Re: Bug#227159: ocaml: license conflict in Emacs Lisp support?
Sven Luther wrote:
On Mon, Jan 12, 2004 at 01:00:54PM -0500, Jeremy Hankins wrote:
Sven Luther <firstname.lastname@example.org> writes:
uncertain about whether you should disable the automatic generation
of .elc files.
Why ? We clearly are not violating the GPL by doing so, so where is
If the situation is perfectly clear and uncontroversial to you, either
you don't know what you're talking about, or everyone else is confused
but you. I put my money on the former. Saying you disagree is one
thing, saying any other perspective is clearly wrong is silly.
Come on, we don't distribute binaries of it, so how could this break the
Simple: Debian distributes Emacs and this elisp file. Futher, it
distributes a mechanism for combining them and causing them to
interoperate. Thus, any Debian Distribution installation of both is a
derived work of both Emacs and this elisp file. The components must be
available under the terms of the GPL, so that individual component --
the elisp file -- must be available under the terms of the GPL.
The DFSG issue might be a different story, but even there, i am not sure
it is correct though, since the GPL cause problem at link time, not at
binary distribution time. And nothing is stopping us to distribute
binaries of the .el compiled by a non-GPL lisp compiler or something.
Good luck finding a non-GPL'd compiler for a dynamically scoped Lisp
with bindings similar to Elisp.
There .elc are, if we distribute them, not linked with any GPLed code,
and we never ditribute anything that might link this code with GPLed
code, since this linking is always performed at link time.
Of course, i may be wrong, or misunderstand the way emacs and its lisp
compilers work, but if so, please provide explanation to me.
Upstream is not some random emacs .el author, but the ocaml author, who
did his phd thesis on writing the ocaml virtual machine, so he will not
be impressed by poor assertions about these issues. So i would rather
have strong arguments than careless asserted assumptions.
There are no lawyers providing legal advice here. You could ask
email@example.com, which often is answered by a lawyer. Alternately,
you could structure the request in terms of politeness, as it's been
suggested here -- that the author of Emacs thinks all Elisp code should
be GPL-compatible, that it's not entirely clear he could legally enforce
this, but that it seems the polite thing to do.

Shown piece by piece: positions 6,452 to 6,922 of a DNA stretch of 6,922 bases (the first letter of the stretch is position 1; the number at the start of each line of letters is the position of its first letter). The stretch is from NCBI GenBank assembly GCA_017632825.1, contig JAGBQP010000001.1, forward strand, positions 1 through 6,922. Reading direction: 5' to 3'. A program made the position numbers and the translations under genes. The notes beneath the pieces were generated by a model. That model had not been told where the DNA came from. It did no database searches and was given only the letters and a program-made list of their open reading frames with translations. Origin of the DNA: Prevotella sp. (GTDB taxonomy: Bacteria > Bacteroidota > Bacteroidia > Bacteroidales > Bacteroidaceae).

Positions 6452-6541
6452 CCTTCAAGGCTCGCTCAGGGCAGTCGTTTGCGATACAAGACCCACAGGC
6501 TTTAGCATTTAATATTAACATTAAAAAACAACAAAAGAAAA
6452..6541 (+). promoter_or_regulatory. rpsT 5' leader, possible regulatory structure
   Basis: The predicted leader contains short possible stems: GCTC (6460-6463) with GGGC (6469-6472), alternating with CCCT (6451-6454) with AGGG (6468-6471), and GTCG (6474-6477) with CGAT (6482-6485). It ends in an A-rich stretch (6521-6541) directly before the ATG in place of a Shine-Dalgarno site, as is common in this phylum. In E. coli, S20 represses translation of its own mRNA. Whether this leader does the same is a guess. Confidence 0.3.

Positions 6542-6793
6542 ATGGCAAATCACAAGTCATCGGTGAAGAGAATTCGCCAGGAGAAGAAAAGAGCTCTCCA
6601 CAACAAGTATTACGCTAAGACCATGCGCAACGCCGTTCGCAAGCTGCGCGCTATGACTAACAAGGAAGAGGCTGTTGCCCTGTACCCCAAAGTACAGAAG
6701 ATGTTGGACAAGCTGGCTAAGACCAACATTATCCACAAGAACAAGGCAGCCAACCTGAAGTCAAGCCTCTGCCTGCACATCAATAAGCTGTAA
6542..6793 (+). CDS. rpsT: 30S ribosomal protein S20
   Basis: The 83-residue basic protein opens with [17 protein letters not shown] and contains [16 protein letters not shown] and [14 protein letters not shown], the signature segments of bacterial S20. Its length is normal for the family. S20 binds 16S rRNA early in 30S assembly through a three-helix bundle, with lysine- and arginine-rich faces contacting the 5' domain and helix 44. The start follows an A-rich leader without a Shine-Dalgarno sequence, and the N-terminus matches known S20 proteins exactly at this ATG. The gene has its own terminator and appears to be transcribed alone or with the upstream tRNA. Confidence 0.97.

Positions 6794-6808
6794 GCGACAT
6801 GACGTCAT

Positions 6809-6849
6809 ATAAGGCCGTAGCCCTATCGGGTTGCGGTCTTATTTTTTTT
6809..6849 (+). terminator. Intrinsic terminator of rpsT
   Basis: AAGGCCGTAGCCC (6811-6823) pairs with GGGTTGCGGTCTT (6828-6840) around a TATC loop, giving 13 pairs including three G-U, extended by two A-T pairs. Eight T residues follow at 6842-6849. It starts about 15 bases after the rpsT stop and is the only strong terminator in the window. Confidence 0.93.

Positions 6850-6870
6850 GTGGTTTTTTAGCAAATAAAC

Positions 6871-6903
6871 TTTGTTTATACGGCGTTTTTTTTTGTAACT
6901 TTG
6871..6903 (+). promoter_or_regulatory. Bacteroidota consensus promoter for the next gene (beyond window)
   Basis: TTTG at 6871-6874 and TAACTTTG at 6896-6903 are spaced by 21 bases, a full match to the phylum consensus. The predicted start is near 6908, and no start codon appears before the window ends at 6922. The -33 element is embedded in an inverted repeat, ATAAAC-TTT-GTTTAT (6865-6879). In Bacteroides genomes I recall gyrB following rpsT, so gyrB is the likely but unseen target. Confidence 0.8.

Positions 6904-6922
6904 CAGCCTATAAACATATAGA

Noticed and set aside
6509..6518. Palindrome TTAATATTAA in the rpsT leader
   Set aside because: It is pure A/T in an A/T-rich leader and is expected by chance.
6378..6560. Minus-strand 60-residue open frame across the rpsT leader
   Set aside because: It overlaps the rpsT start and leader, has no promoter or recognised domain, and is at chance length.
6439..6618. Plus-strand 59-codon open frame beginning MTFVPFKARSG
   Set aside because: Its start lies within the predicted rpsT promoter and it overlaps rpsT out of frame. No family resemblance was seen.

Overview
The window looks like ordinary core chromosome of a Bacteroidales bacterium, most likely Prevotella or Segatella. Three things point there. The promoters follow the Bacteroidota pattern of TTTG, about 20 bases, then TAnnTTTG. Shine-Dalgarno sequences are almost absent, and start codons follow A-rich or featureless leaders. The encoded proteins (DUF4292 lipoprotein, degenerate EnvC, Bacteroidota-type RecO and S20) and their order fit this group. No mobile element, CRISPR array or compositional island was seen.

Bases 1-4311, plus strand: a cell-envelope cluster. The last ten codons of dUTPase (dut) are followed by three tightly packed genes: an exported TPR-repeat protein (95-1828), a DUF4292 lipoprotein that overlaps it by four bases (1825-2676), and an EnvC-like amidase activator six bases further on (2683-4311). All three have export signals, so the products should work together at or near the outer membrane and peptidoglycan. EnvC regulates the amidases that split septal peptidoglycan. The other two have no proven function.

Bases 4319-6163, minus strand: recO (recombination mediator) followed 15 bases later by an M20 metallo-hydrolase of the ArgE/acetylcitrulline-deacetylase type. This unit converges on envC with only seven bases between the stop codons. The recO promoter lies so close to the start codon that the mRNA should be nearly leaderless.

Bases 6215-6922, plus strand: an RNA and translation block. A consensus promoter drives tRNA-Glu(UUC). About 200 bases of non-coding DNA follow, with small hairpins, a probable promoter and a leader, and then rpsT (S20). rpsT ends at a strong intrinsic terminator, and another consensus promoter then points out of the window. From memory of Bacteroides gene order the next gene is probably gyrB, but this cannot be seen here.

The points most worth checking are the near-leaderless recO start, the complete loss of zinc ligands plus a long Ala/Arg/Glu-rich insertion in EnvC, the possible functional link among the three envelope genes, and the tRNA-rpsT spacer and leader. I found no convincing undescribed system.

Notice that when faced with similar issues about the ocaml-nums library,
whose legal property did get lost in the Dec->Compaq->Hp migration, he
promprly reimplemented the stuff in a free way.
So I think talking to the upstream is a good idea.
Sure, but on more serious ground than this. Notice that the bugreport
claims that RMS thinks that ..., not that it is actually true.
Ok. So, for the sake of argument, assume he's dead wrong, but thinks so
nonetheless. We should still, imho, behave as if he's correct, given
that he/FSF owns copyright on emacs. This is what we normally do: give
the copyright holder generous (and sometimes unreasonable) benefit of
the doubt in terms of what rights they have and can enforce. Deciding
what to do here doesn't involve taking a position on whether RMS is
right or wrong (thank god!).
Well, sure, but this would not help me convince upstream.
Do you really think the upstream authors are so rude?
(Of course, this is not to be confused with the policy of ignoring
patent issues until we have reason to believe they're being enforced.
That's a completely different issue.)
Oh, so we will chip a DRI version which include the nice enable S3TC
compression if the card support it ? After all, the graphic hardware
manufacturer already paid for a licence, and i doubt you can patent a
pair of bits to set in a graphic card register or so, still the DRI
project is being cautious, while waiting for over 6 month now that
S3/via respond to their inquiries.
You are not making a clear comparison here.
He also thinks that GNU documentation is free, which we don't, so i
clearly would like to have a more solid case before i go to upstream
If you want an argument to present to upstream you might try contacting
the FSF for a position on the subject.
Mmm. I might, but as it is debian packaging issues, i thought it was the
natural place for this kind of discussion.
It appears at least as much to be a general issue of GPL-compliance.
Now, if nobody here knows about this, then please tell me so, and i will
ask the FSF.
Brian Sniffen firstname.lastname@example.org